Wednesday, April 19, 2017

How to Safely Clip Your Dog's Toe-nails, at Home.




     Clipping a dog's toe-nails can be a stressful experience for some doggy-parents (and the dogs themselves.) But it doesn't have to be that way! Today I'd like to share some tips with you that will ensure a calm and safe experience during your next nail-clipping session.


     1. If you can hear your dog's nails clicking on the floor when he/she walks, it's time for a trim. The nails should not touch the floor. Dogs that spend a lot of time walking on concrete and other hard surfaces typically do not need their nails trimmed as often, since the hard surfaces help to keep them filed down.


    2. Something that a lot of people do not know is that the quick actually grows longer as the nail grows longer and recedes once the nail has been clipped. Therefore, if you do not clip your dog's nails very often, the quick will grow/extend further out, making it difficult to clip them to a proper length. However, you can clip them a little at a time and the quick will gradually recede- allowing you to finally reach the desired length. Just clip what you can, without "quicking" your dog, and check every couple days to see if the quick has receded enough to clip a bit more off. Once they have reached the desired length (just shy of touching the floor while the dog is standing) you can start clipping them more often to keep them where they need to be.


     3. If your dog is terrified of clippers, you can bring them out during play and gradually get your dog used to the clippers being around their feet, making the clipping noise, etc before you actually CLIP the nails. Even if it takes a few days to get your dog used to the clippers, it will be much less stressful than forcing a terrified dog who is literally freaking out with every single snip.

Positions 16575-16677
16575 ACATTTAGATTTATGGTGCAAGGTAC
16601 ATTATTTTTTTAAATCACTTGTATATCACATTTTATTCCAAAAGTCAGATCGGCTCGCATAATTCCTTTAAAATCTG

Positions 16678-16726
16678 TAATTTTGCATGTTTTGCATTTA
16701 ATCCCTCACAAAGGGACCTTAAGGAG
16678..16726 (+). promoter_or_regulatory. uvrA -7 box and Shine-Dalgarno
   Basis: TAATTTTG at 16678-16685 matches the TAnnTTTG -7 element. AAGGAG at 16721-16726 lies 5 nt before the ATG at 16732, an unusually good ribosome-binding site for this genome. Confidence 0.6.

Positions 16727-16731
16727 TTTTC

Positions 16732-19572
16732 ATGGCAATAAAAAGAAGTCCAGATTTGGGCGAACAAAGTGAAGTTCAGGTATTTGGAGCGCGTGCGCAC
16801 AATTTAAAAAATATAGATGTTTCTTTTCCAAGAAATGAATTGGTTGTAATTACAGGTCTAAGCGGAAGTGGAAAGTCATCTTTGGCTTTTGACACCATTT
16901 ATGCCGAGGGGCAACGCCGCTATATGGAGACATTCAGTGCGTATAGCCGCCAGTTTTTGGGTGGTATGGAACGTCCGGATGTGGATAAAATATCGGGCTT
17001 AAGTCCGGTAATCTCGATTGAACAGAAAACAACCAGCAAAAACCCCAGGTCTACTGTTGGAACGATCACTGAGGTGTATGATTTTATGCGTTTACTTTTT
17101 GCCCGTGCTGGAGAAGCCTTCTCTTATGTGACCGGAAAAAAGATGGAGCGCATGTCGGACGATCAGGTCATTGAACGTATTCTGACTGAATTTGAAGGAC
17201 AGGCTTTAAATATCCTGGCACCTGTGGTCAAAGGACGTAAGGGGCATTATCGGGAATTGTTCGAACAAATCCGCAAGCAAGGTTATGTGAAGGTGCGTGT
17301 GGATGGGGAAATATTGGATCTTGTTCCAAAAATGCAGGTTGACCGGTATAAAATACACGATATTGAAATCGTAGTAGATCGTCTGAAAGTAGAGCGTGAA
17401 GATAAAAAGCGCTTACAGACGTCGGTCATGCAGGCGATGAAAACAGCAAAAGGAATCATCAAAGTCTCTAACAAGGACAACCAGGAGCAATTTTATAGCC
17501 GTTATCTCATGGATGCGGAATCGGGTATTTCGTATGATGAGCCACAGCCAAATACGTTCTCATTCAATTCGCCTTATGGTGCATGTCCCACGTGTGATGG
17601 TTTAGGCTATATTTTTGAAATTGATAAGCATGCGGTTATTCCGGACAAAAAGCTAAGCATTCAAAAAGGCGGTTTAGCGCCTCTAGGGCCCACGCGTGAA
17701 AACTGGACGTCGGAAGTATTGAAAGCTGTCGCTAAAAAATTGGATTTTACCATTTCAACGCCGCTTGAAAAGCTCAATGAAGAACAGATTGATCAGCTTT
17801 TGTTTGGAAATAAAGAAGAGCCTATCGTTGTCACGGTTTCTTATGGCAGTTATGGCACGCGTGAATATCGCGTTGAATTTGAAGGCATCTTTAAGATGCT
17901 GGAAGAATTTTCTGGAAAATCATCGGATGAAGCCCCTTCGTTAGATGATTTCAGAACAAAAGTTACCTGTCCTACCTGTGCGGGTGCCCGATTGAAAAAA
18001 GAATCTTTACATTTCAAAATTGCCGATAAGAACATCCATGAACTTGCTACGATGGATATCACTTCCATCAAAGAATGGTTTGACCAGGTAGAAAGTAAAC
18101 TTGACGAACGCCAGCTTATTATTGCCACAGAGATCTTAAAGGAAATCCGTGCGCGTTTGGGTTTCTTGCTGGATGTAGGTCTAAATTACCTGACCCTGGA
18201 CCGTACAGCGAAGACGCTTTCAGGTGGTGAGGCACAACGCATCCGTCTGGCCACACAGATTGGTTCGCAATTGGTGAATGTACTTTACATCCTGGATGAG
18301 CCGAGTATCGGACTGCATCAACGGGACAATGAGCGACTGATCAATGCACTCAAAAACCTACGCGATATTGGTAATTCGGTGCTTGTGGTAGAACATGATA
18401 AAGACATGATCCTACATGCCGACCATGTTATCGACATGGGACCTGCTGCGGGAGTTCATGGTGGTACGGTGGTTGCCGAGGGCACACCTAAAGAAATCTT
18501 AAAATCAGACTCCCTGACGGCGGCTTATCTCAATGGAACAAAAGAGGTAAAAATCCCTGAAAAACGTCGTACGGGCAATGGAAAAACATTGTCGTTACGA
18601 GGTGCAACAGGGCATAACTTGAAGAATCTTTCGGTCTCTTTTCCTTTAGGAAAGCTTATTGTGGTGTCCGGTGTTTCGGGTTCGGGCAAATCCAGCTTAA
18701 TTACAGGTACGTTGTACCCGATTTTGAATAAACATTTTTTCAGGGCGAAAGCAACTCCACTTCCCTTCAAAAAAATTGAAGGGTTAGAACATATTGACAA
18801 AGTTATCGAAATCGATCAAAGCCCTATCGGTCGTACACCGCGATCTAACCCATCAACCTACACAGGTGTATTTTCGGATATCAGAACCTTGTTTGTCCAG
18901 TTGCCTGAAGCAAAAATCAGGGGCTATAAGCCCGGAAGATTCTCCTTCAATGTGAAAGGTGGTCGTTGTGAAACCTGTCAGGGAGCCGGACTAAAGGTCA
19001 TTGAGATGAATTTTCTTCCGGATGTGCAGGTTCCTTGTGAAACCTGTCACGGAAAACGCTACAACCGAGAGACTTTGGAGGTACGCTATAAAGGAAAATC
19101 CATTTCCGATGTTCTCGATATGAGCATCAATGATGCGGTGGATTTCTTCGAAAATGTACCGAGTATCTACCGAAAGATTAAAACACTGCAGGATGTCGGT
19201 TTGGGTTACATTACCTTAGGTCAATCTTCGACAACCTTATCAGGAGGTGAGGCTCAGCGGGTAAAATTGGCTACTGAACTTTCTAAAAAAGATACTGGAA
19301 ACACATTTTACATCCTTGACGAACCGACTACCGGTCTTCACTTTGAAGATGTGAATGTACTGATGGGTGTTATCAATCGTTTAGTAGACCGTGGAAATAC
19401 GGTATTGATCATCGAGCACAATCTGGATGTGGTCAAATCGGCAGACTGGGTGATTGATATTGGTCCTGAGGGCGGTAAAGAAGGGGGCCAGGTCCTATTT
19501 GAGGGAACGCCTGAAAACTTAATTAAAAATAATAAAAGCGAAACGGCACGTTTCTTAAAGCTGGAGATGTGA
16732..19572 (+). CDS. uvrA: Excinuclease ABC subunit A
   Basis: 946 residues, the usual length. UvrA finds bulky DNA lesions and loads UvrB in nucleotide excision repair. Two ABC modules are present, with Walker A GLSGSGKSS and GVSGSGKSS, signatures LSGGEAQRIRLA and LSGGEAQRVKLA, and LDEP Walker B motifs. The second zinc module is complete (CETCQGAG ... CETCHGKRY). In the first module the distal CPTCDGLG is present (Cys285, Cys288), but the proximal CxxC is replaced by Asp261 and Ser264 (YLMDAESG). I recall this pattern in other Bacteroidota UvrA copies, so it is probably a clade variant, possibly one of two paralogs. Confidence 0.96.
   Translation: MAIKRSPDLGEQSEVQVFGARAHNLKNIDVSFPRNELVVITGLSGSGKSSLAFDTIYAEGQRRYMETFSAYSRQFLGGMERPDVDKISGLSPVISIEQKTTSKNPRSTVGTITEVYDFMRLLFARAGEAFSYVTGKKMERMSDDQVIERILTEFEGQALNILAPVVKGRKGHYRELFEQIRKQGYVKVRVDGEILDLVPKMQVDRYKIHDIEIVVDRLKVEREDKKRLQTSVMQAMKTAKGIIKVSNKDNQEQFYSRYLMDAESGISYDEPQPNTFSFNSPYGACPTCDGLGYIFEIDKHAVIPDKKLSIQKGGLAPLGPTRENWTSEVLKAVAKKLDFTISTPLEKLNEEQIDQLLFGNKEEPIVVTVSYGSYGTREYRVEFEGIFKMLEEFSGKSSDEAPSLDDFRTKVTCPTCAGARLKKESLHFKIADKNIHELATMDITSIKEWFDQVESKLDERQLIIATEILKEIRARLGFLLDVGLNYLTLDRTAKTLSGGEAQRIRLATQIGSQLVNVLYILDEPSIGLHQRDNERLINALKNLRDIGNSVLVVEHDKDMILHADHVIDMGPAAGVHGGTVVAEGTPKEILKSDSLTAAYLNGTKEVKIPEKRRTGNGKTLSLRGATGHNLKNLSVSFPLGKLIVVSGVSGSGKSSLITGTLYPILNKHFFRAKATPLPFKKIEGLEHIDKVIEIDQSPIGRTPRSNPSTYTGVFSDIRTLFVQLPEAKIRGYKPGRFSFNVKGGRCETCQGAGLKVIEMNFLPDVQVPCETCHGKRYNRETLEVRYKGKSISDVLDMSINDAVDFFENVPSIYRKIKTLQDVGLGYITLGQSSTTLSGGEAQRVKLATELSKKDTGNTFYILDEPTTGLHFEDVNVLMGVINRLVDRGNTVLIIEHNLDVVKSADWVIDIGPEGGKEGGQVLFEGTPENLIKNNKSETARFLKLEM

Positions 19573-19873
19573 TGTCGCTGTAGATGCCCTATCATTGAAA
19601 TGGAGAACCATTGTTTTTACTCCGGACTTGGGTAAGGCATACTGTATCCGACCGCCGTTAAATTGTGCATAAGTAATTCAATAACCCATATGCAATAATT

4. Gather all supplies beforehand. This includes dog clippers, treats (if needed), muzzle (if needed), and an anti-coagulant (Helichrysum essential oil, styptic powder, or cornstarch) in case you accidentally "quick" your dog. By the way, try not to feel horrible if this does happen- it happens to everyone at some point, even the professionals. Promptly dip the toe-nail in an anti-coagulant, your pooch will be ok! ;)


     5. Hold the paw gently but firmly. Separate the toes with your fingers.


     6. If there is long hair in the way of cutting the toe-nails, carefully trim the hair first with scissors so you do not pull it with the clippers (not only do you risk pulling the hair and startling your pooch, but the hair will also dull your clippers.)


     7. Position yourself BELOW the dog so you are clipping from below, not above. This will help keep the cut straight and decrease the likelihood of cutting the nails too short, into the quick.


     8. Be sure to cut the nails straight, not at an angle. To help with this, you can allow the handles of your clippers to gently touch the toe-pads of your dog's paw.


     9. For white toe-nails, trim a little at a time until you are just shy of reaching the quick (the pink part that you can see through the nail.) If you have trouble seeing it, you can shine a flashlight at the toe-nail to help illuminate the quick/blood-line. Gently file the nail afterwards, if needed.


     10. For black toe-nails, trim a little at a time until you can see a small gray spot in the center of the toe-nail when looking at the tip head-on.  That small gray spot signifies the beginning of the quick. (See photo below.) Gently file the nail afterwards, if needed.




     11. If you or your dog are extremely uncomfortable with at-home nail clipping, please take him/her to a groomer or veterinarian for a nail trim. It doesn't cost that much. Ask them to walk you through the process while they are doing it, in case you want to attempt it again the next time your dog needs a trim.


     I hope these tips are helpful for you and if you have any questions, feel free to comment below. If you found this information useful or you know someone who may, please share it with them. Sharing is caring! <3

     Until next time,
        Missy

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